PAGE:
Natasha, Pierre & The Great Comet of 1812 Plays Final Broadway Performance September 3

Broadway News   Natasha, Pierre & The Great Comet of 1812 Plays Final Broadway Performance September 3 The inventive new musical received two 2017 Tony Awards.
Dave Malloy
Dave Malloy Chad Batka

Natasha, Pierre & The Great Comet of 1812 ends its Broadway run at the Imperial Theatre September 3. The musical, which received two 2017 Tony Awards, played 32 previews and will have played 336 regular performances at the time of its closing.

119357 - Lucas Steele and Denée Benton in NATASHA, PIERRE & THE GREAT COMET OF 1812 - Photo by Chad Batka.jpg
Lucas Steele and Denée Benton Chad Batka

The musically eclectic take on a snippet of War and Peace opened November 14, 2016, following previews that began October 18.

The cast is currently led by the show's Tony-nominated creator Dave Malloy, who returned to the role of Pierre August 22, and Denée Benton, who earned a Tony nomination for her performance as Natasha.

The Great Comet earned 12 Tony nominations—the most of any production of the season. The musical ended up winning Outstanding Scenic Design (Mimi Lien) and Outstanding Lighting Design (Bradley King).

The unconventional production, which dazzled critics and audiences, completely transformed the Imperial into an opulent Russian salon that engulfs the audience. The unique seating chart can be viewed here.

Written by Malloy (Ghost Quartet, Preludes) and directed by Rachel Chavkin, the production marked the Broadway debut for internationally acclaimed vocalist Josh Groban, who received a Tony nomination for his work in the role of Pierre. Groban departed the cast July 2, and following an interim stint from Malloy, Hamilton alum Okieriete "Oak" Onaodowan assumed the role.

The show's shutter follows a recent casting controversy that resulted in Tony winner Mandy Patinkin, who had been scheduled to step into the role of Pierre August 15, withdrawing from the production.

Read: MANDY PATINKIN WITHDRAWS FROM THE GREAT COMET

The_Great_Comet_Okieriete_Onaodowan_First_Bow_2017_17_HR.jpg
Okieriete Onaodowan Joseph Marzullo/WENN

On July 26, Great Comet producers announced that Patinkin would play a three-week run in the production through September 3. The announcement meant that Onaodowan would leave the production earlier than expected.

Read: OKIERIETE ONAODOWAN SAYS HE WILL NOT RETURN TO THE GREAT COMET

The news caused uproar on social media, with theatregoers and members of the Broadway community expressing outrage that an African American actor was asked to step aside for a white actor.

“My understanding of the show’s request that I step into the show is not as it has been portrayed and I would never accept a role knowing it would harm another actor,” Patinkin said. “I hear what members of the community have said and I agree with them. I am a huge fan of Oak and I will, therefore, not be appearing in the show.”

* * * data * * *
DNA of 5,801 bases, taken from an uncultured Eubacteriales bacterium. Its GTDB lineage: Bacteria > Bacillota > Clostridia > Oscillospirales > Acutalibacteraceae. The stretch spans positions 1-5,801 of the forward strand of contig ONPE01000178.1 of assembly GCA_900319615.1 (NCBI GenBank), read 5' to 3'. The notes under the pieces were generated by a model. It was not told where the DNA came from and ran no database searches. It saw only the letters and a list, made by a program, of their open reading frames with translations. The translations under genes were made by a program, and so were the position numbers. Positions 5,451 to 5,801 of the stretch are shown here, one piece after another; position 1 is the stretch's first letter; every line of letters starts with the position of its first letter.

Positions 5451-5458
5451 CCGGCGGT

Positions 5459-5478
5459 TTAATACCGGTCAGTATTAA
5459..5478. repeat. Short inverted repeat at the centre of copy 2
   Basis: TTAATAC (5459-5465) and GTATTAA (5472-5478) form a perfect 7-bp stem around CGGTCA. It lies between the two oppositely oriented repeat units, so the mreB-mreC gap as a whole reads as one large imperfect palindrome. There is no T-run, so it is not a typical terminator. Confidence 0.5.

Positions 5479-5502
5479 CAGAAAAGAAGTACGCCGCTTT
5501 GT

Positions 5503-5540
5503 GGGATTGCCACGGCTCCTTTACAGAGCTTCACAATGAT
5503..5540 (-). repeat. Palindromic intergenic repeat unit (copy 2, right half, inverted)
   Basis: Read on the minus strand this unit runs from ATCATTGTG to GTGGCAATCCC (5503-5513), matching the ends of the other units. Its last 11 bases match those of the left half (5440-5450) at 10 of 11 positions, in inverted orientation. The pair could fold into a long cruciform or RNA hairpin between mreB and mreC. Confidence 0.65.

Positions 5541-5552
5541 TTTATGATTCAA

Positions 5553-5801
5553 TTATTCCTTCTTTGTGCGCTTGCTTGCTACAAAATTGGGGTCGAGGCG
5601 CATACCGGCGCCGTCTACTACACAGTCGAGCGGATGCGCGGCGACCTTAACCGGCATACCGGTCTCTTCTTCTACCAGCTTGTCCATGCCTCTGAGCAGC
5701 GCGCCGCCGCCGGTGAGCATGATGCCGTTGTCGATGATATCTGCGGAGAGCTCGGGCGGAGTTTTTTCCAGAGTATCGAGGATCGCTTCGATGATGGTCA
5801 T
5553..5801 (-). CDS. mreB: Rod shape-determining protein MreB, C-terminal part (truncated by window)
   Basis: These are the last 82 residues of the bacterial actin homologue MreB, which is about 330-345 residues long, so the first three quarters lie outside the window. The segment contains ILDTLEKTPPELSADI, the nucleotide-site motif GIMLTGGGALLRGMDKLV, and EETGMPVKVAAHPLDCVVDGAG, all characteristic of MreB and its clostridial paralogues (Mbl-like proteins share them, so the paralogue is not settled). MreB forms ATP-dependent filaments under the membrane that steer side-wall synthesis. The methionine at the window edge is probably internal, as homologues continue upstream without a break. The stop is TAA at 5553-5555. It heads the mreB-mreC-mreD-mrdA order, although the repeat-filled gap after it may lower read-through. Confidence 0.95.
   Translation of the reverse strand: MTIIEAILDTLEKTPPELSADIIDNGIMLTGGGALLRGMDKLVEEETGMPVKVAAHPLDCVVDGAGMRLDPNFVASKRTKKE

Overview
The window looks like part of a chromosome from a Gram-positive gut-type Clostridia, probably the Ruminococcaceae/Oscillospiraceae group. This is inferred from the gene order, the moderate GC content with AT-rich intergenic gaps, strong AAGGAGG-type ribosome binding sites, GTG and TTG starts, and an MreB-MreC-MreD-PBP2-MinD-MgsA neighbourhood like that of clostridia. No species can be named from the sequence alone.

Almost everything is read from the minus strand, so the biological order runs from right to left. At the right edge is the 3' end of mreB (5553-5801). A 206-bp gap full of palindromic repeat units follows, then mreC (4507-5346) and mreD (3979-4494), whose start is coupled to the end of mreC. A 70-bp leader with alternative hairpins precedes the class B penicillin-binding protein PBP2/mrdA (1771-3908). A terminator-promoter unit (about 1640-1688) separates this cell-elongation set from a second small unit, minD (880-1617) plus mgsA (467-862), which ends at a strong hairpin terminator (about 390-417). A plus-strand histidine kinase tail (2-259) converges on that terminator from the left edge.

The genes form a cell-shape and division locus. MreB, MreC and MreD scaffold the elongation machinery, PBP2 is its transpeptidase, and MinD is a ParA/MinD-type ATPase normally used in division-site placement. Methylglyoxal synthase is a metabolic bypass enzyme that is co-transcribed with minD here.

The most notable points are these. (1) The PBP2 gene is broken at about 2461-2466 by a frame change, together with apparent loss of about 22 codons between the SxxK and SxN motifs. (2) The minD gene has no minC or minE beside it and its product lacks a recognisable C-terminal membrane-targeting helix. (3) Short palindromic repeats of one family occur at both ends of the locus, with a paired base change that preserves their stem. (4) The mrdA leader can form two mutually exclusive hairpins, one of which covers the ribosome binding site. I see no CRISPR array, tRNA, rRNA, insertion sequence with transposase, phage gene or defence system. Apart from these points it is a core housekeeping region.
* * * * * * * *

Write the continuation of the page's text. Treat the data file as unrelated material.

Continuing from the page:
Malloy tweeted that the show’s box office advance after August 15 were “catastrophically low,” and that the show would have closed without the addition of a major star to draw audiences.

The musical had previously brought in recording artist Ingrid Michaelson to play Sonya to boost sales for a limited engagement. Original cast member Brittain Ashford returned to the role August 15.

The show’s producers released a statement in response to the controversy. It reads in part: “We had the wrong impression of how Oak felt about the casting announcement and how it would be received by members of the theater community, which we appreciate is deeply invested in the success of actors of color—as are we—and to whom we are grateful for bringing this to our attention. We regret our mistake deeply, and wish to express our apologies to everyone who felt hurt and betrayed by these actions.”

The Great Comet was commissioned and developed at Ars Nova in NYC, where it had its world premiere in fall 2012 and was soon after transferred to a custom-built venue in the Meatpacking District for the summer of 2013. The show became a hit, and the entire venue was transferred to the theatre district, where it continued its run into the spring of 2014. The musical subsequently played a limited engagement at the American Repertory Theater in Cambridge, where its innovative design was expanded to bring the show’s signature staging to a traditional proscenium-style theatre.

Malloy's Ghost Quartet will launch New York Theatre Workshop's inaugural Next Door at NYTW season at the theatre company's newly renovated black box space. Among the cast are Ashford and Great Comet castmate Gelsey Bell.

Read: DAVE MALLOY'S GHOST QUARTET WILL RE-OPEN NYTW BLACK BOX SPACE

BUY A PIECE OF THE GREAT COMET AT THE PLAYBILL STORE!

Recommended Reading: